The song: Built on Becky Black’s fuzzy, barbed-wire guitar riff and Maya Miller’s primal, stomping percussion, “Sirens,” the first song on Vancouver-based garage duo the Pack a.d.’s September-released fourth album, Unpersons, steamrolls over listeners. It is gleefully unsubtle and unpretty — just the sound of two snarling, fearless women bashing out incendiary noise. But underneath its black-leather exterior beats the heart of a bluesy pop tune.
The video: A ferocious garage punk nugget like “Sirens” is made for only two things: fighting or fucking, and this video is clearly inspired by the former. So in this clip, a mild-mannered, suit-wearing man, who we can only assume is on the way to his boring office job, is possessed by the song’s violent, visceral energy. Powerless to ignore its urges, he flails around on the street, singing along against his will, until “Siren”’s bombastic chorus forces him to punch strangers on the street, smash guitars and even clock his chatty-Cathy girlfriend in the head with a glass. (We were concerned about the latter particularly brutal behavior, until the stunned girlfriend got in a particularly nice plate-to-the-face shot herself.) Unable to stop lashing out, our protagonist has no choice but to disrobe and submerge himself in what has to be the freezing ocean (it is the Pacific Northwest, after all), proving that not only can water melt wicked witches and multiply Mogwai, but is also the cure for rock-induced rage.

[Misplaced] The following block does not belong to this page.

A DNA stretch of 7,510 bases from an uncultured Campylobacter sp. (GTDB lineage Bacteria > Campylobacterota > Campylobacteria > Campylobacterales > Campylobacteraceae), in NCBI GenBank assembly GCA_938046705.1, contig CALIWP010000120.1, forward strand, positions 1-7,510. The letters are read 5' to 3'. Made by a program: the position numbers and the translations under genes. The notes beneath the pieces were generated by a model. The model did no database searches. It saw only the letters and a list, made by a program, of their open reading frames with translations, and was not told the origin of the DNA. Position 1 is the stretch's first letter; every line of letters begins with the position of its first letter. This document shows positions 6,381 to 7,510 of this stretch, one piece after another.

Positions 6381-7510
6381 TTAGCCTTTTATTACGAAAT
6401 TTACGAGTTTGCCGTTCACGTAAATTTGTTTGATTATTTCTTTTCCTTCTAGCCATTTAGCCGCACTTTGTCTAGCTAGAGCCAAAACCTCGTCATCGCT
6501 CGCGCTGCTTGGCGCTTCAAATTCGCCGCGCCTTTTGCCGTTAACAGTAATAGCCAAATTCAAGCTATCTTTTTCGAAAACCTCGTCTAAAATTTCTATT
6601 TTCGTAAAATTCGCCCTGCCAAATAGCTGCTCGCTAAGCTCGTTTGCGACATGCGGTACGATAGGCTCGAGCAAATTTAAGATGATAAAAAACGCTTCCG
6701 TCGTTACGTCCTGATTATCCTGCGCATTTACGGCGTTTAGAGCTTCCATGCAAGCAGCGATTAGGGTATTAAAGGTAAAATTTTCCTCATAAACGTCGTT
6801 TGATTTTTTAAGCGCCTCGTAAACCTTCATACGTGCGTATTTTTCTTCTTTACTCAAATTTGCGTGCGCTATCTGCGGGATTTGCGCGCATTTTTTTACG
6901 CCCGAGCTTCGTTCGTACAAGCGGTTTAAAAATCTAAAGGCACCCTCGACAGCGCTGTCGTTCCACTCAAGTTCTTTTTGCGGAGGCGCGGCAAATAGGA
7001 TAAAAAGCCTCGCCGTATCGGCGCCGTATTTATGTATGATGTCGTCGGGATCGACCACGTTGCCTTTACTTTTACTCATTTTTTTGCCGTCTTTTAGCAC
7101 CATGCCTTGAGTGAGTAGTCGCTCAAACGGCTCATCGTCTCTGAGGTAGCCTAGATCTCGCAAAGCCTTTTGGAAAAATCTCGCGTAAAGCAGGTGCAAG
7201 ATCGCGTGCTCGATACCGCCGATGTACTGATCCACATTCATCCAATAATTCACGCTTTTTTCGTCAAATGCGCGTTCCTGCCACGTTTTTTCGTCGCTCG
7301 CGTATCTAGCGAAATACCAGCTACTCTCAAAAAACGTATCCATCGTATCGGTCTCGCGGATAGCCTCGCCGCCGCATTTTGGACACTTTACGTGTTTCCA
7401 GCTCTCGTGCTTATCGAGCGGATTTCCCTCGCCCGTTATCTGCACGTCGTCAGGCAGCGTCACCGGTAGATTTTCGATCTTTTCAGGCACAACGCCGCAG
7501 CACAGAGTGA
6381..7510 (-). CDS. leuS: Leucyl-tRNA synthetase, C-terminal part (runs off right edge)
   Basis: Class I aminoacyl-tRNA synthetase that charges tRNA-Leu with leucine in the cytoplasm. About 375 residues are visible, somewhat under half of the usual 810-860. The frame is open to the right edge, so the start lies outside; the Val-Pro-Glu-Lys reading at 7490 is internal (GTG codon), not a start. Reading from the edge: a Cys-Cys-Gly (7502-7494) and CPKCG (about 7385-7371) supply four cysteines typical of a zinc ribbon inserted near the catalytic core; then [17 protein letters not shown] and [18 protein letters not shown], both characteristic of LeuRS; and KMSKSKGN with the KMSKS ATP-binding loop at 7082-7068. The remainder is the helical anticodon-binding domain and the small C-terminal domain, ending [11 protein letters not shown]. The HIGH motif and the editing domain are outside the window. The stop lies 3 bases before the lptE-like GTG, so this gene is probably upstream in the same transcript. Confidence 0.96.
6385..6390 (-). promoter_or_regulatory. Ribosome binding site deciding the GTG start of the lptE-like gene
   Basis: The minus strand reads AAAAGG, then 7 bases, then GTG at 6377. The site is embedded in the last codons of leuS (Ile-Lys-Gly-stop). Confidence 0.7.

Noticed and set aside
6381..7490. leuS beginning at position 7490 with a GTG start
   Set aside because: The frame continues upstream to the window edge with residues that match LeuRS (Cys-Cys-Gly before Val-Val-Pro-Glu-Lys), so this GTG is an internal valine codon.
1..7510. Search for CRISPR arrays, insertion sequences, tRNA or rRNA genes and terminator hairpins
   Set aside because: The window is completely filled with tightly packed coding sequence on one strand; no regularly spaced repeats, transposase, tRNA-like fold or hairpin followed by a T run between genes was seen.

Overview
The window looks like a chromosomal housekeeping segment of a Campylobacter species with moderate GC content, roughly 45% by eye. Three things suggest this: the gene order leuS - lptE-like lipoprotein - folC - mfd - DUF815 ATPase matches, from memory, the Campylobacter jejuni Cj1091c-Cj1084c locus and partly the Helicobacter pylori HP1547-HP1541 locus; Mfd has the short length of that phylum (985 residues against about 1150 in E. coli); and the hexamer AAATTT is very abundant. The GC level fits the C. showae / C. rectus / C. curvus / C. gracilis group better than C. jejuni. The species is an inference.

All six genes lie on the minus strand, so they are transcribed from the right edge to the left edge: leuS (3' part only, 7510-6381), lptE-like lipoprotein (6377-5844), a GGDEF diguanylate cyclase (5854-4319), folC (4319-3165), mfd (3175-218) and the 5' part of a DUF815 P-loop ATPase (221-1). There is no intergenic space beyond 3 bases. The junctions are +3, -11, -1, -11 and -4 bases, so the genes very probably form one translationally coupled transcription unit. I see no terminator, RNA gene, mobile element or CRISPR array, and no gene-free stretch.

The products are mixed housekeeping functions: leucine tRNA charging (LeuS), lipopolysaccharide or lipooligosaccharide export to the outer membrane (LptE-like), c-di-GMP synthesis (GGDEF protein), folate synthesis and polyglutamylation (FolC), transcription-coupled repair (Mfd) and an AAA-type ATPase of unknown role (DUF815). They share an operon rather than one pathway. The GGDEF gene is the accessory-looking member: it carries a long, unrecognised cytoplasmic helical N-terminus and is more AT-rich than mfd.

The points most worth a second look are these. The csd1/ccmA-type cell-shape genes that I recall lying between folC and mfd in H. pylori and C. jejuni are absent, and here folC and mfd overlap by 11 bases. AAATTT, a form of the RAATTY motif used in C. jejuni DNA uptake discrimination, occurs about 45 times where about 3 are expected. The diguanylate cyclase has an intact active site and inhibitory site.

The director: The song may be purposefully raw, but its high-concept video is as professional and polished as they come. Directors Lloyd Lee Choi and Simon Yang have crafted a mini-movie that brings the song’s brutality to the fore, but plays the over-the-top violence with a wink. It wasn’t an easy shoot, though, between the weather and the health of its star. “We picked a bone-chilling[ly] cold week during a Vancouver fall, made sure our actor friend, Josh Hallem, was sick, with his lungs filled with phlegm and sinuses burning—true pain always translates well on screen—and decided to make him spasm around in public,” they said.
The list of garage-punk duos is so long — the Black Keys, the White Stripes, the Kills, just to name a few — that such a lineup is now almost a cliché. But the Pack a.d. play with so much sexy-yet-seething energy and snarling, gutsy confidence that they manage to distinguish themselves, even among such accomplished company/competition.
The Pack a.d.’s Unpersons is out now via Mint Records.